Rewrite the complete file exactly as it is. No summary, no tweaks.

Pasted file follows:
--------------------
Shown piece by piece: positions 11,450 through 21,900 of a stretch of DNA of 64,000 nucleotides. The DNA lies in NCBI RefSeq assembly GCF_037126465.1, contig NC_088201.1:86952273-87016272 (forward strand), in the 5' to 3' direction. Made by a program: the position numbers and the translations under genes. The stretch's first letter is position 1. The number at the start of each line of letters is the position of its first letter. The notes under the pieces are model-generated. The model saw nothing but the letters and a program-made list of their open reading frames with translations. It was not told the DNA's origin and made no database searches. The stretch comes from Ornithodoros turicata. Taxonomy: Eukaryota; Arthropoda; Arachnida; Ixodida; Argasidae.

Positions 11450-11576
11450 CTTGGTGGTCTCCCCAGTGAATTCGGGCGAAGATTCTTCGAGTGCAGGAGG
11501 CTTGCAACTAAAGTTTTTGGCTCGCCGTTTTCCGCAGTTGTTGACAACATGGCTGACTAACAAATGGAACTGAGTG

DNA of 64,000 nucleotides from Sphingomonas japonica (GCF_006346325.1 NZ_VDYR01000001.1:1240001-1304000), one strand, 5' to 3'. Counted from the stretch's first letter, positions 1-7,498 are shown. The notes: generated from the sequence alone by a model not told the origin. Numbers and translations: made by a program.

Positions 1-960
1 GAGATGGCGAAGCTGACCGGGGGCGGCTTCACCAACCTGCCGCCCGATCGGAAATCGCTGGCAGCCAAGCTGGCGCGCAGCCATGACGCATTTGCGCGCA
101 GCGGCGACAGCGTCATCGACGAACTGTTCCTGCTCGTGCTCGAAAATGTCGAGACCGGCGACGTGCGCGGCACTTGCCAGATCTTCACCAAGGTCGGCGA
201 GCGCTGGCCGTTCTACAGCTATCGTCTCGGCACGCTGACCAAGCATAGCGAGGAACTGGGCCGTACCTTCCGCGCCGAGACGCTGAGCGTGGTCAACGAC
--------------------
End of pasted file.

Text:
Shown piece by piece: positions 11,450 through 21,900 of a stretch of DNA of 64,000 nucleotides. The DNA lies in NCBI RefSeq assembly GCF_037126465.1, contig NC_088201.1:86952273-87016272 (forward strand), in the 5' to 3' direction. Made by a program: the position numbers and the translations under genes. The stretch's first letter is position 1. The number at the start of each line of letters is the position of its first letter. The notes under the pieces are model-generated. The model saw nothing but the letters and a program-made list of their open reading frames with translations. It was not told the DNA's origin and made no database searches. The stretch comes from Ornithodoros turicata. Taxonomy: Eukaryota; Arthropoda; Arachnida; Ixodida; Argasidae.

Positions 11450-11576
11450 CTTGGTGGTCTCCCCAGTGAATTCGGGCGAAGATTCTTCGAGTGCAGGAGG
11501 CTTGCAACTAAAGTTTTTGGCTCGCCGTTTTCCGCAGTTGTTGACAACATGGCTGACTAACAAATGGAACTGAGTG

DNA of 64,000 nucleotides from Sphingomonas japonica (GCF_006346325.1 NZ_VDYR01000001.1:1240001-1304000), one strand, 5' to 3'. Counted from the stretch's first letter, positions 1-7,498 are shown. The notes: generated from the sequence alone by a model not told the origin. Numbers and translations: made by a program.

Positions 1-960
1 GAGATGGCGAAGCTGACCGGGGGCGGCTTCACCAACCTGCCGCCCGATCGGAAATCGCTGGCAGCCAAGCTGGCGCGCAGCCATGACGCATTTGCGCGCA
101 GCGGCGACAGCGTCATCGACGAACTGTTCCTGCTCGTGCTCGAAAATGTCGAGACCGGCGACGTGCGCGGCACTTGCCAGATCTTCACCAAGGTCGGCGA
201 GCGCTGGCCGTTCTACAGCTATCGTCTCGGCACGCTGACCAAGCATAGCGAGGAACTGGGCCGTACCTTCCGCGCCGAGACGCTGAGCGTGGTCAACGAC